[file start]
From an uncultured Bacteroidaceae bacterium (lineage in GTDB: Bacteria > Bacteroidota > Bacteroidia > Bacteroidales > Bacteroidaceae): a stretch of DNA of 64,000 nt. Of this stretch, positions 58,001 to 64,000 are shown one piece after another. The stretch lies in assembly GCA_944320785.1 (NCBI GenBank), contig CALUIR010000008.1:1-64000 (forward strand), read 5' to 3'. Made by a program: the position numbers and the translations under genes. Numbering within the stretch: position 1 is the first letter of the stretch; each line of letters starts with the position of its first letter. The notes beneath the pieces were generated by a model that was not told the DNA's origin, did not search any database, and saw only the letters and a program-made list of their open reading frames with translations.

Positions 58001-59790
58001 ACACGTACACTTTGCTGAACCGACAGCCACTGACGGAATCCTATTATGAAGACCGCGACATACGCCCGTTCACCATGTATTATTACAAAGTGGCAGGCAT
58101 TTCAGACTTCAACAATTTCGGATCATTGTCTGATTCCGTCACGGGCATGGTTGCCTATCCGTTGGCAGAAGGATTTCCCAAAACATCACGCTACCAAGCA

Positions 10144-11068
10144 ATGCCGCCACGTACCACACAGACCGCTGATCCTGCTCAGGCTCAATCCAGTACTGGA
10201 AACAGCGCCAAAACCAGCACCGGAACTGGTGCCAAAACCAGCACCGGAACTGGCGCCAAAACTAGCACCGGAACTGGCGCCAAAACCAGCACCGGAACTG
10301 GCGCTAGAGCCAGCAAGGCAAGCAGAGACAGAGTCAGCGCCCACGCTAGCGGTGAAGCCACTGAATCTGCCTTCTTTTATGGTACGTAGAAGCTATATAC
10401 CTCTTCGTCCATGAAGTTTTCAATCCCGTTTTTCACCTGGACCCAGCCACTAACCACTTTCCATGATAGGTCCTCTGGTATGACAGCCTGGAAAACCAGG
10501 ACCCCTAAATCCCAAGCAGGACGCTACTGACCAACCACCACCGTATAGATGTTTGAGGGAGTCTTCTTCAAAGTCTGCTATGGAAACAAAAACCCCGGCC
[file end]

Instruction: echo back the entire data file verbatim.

From an uncultured Bacteroidaceae bacterium (lineage in GTDB: Bacteria > Bacteroidota > Bacteroidia > Bacteroidales > Bacteroidaceae): a stretch of DNA of 64,000 nt. Of this stretch, positions 58,001 to 64,000 are shown one piece after another. The stretch lies in assembly GCA_944320785.1 (NCBI GenBank), contig CALUIR010000008.1:1-64000 (forward strand), read 5' to 3'. Made by a program: the position numbers and the translations under genes. Numbering within the stretch: position 1 is the first letter of the stretch; each line of letters starts with the position of its first letter. The notes beneath the pieces were generated by a model that was not told the DNA's origin, did not search any database, and saw only the letters and a program-made list of their open reading frames with translations.

Positions 58001-59790
58001 ACACGTACACTTTGCTGAACCGACAGCCACTGACGGAATCCTATTATGAAGACCGCGACATACGCCCGTTCACCATGTATTATTACAAAGTGGCAGGCAT
58101 TTCAGACTTCAACAATTTCGGATCATTGTCTGATTCCGTCACGGGCATGGTTGCCTATCCGTTGGCAGAAGGATTTCCCAAAACATCACGCTACCAAGCA

Positions 10144-11068
10144 ATGCCGCCACGTACCACACAGACCGCTGATCCTGCTCAGGCTCAATCCAGTACTGGA
10201 AACAGCGCCAAAACCAGCACCGGAACTGGTGCCAAAACCAGCACCGGAACTGGCGCCAAAACTAGCACCGGAACTGGCGCCAAAACCAGCACCGGAACTG
10301 GCGCTAGAGCCAGCAAGGCAAGCAGAGACAGAGTCAGCGCCCACGCTAGCGGTGAAGCCACTGAATCTGCCTTCTTTTATGGTACGTAGAAGCTATATAC
10401 CTCTTCGTCCATGAAGTTTTCAATCCCGTTTTTCACCTGGACCCAGCCACTAACCACTTTCCATGATAGGTCCTCTGGTATGACAGCCTGGAAAACCAGG
10501 ACCCCTAAATCCCAAGCAGGACGCTACTGACCAACCACCACCGTATAGATGTTTGAGGGAGTCTTCTTCAAAGTCTGCTATGGAAACAAAAACCCCGGCC